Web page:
For schools, hazardous areas include not only school facilities but also homes of students and staff, and wherever these people go, including shops, banks, gas stations, cars, buses, bus stops, cafeterias, corridors , classrooms, lockers, gyms, locker rooms, bathrooms, etc. As has long been recommended, everyone should wear a mask outside a completely safe environment, wash their hands often and move away from society safely. People need to be reminded that these are effective mitigation strategies, like disinfecting and ventilating schools and homes.

Attach precautions to levels of transmission in society

Schools are increasingly facing public pressure to stay open even during the strongest jumps and abandon requirements for masks and other precautions. Schools can withstand this pressure by strictly tying precautions to the level of transmission in society. Information about these conditions is regularly reported to the CDC at the county level, and this information is accompanied by the agency’s recommendations as to what precautions schools should take at certain transmission levels. Linking precautionary measures to the level of risk precludes assumptions for school officials and provides an objective rationale for the safeguards they impose.

Given the rapid increase in the number of new options, we believe that even in low-transfer areas (marked by the CDC as “green”) schools should continue to require masks for students and staff, use social distancing and hold regular disinfecting classrooms and other school surfaces. Although the latest CDC guidelines do not require these precautions, except in overcrowded classroom situations, we believe they should remain in place until a more reliable way to warn in advance of new high-pass options emerges. At higher levels of community transfer, the school should implement a schedule to reduce the number of students present at one time. In addition, schools should offer a full online option for all students whose families are unwilling to take the risk of having their children attend classes in person. This option will also reduce the density of students in the school.

Finally, at the highest levels of transmission (they call “orange” or “red”) the school must move to distance learning to protect students, staff, family members and society at large. For students for whom online learning is not an option, such as those who do not have access to a reliable Internet connection, it is safe to be accommodated in the school as there will be plenty of space available in the classroom. And along with these strategies there must be adequate testing and availability of vaccinations for all eligible children.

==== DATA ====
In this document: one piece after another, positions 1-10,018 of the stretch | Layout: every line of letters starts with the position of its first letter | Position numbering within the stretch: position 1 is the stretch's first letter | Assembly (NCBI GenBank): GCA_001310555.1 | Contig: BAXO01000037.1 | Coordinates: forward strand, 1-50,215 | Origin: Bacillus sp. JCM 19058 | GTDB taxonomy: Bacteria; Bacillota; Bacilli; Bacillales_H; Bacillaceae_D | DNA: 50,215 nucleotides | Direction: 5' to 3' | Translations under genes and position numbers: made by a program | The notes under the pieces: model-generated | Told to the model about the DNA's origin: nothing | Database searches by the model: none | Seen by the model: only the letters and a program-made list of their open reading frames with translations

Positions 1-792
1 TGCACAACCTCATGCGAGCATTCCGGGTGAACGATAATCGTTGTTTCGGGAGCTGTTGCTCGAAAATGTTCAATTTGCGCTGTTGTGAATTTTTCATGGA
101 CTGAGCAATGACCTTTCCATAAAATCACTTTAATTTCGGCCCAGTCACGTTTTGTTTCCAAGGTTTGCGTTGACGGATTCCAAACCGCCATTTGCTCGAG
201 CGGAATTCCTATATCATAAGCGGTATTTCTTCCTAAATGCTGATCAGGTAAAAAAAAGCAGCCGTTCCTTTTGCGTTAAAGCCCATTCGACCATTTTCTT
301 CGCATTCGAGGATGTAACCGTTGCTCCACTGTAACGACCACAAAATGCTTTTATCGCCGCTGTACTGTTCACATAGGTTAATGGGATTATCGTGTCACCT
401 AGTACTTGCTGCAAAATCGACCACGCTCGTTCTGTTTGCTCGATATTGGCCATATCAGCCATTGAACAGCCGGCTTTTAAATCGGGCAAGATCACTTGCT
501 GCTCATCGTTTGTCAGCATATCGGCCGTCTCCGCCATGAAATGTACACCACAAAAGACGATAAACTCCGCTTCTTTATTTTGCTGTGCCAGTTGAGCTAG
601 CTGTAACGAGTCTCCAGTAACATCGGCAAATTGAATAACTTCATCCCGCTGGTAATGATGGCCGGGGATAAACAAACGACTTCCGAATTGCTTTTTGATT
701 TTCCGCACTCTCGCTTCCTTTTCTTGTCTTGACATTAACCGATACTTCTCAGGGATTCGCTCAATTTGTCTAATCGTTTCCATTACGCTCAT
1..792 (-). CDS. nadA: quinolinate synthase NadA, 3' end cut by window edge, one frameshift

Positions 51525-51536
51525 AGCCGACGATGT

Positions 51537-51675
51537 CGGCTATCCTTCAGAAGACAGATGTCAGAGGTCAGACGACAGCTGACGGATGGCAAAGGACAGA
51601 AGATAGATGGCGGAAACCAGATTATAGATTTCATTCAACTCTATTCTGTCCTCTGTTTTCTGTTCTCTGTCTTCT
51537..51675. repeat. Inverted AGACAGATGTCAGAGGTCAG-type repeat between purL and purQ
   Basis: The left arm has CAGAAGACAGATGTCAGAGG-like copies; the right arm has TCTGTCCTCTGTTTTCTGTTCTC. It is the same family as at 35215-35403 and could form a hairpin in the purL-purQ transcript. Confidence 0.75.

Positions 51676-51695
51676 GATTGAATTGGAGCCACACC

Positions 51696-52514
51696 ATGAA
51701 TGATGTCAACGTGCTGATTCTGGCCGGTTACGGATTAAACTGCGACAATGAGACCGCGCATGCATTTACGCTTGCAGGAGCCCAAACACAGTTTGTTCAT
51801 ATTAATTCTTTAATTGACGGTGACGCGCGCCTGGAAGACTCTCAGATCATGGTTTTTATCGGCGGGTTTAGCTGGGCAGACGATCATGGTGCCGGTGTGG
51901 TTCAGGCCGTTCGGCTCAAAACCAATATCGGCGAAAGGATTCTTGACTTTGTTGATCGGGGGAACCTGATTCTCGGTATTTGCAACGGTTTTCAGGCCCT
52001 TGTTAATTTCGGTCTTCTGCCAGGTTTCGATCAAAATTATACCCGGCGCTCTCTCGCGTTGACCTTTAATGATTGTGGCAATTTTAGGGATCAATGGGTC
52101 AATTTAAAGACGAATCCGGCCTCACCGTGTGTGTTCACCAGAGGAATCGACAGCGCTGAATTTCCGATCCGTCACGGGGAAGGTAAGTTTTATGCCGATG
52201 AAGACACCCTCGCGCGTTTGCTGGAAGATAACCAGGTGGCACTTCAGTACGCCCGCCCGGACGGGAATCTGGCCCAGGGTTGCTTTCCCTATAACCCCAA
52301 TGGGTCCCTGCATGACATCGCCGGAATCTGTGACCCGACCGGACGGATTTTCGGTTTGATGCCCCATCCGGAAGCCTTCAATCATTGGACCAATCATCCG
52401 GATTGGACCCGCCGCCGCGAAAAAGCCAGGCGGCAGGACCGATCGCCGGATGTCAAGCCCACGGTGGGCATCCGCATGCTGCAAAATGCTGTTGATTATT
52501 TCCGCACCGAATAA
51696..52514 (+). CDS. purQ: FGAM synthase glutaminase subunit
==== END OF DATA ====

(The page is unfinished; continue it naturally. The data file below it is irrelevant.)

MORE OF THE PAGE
Testing and vaccination

We strongly encourage federal, state, and local governments to provide schools with the resources to regularly test students at all levels of public transference. Regular testing can help reduce virus transmission, even in crowded environments such as college dormitories, according to research conducted at 18 Connecticut colleges and universities in the 2020-21 academic year. The authors of the study, Olivia Schultes and colleagues, concluded that “testing dormitory students for Covid-19 twice a week can serve as an effective strategy to mitigate the effects of infection in colleges and universities.” These results suggest that in K-12 schools that remain open during times of higher transmission in society, frequent testing of students and staff is crucial, and even in green conditions regular testing is mandatory. As the shortage of tests during the Omicron surge showed, schools should plan to have enough test kits on hand for a few weeks. Although testing and other mitigation strategies can be costly, the federal government has allocated funding for this purpose, as well as some states and municipalities. Because the virus spreads very quickly, the community can quickly move from minimum transmission conditions to high levels; so it is important that schools are active in providing funding for testing.

Schools should have plans to fight outbreaks. If someone in the school community takes a positive test for Covid-19, the person must be isolated for at least five days and then retake the test. In addition, schools should conduct contact tracking and encourage recommended CDC testing and quarantine measures for those who have been exposed to a Covid-positive person.

Most importantly, schools are working with their local and state health authorities to make vaccinations widely available to students, and to inform students and parents about facts regarding the safety and effectiveness of vaccination. As experience has shown during the Delta and Omicron surge, vaccination prevents serious diseases and saves lives, reduces the number of deaths by almost ten times and the same or greater reduction in the number of hospitalizations. As of March 10, 2022, according to the CDC, about 76.6 percent of the U.S. population has been fully vaccinated, although communities with much lower rates remain, and eligible children continue to lag behind adults). Covid may always be with us, but the more we can boost immunity with vaccines, the less chance there will be of the virus spreading.

In total

In this essay, we outlined the steps that schools can take to minimize transfer and keep students and staff safe. School officials can refer to the CDC website for specific information and advice on prevention measures, including how to inform the school community about Covid, how to implement mitigation procedures, safety practices when transporting to and from school, and recommended procedures for testing, quarantine, and tracing.

Our extraordinary time is an era that requires us to be educated about Covid and to respect the facts. With a unity of purpose, a commitment to accurate communication and appropriate precautions, we can protect students and teachers while providing the personal learning that children need and deserve.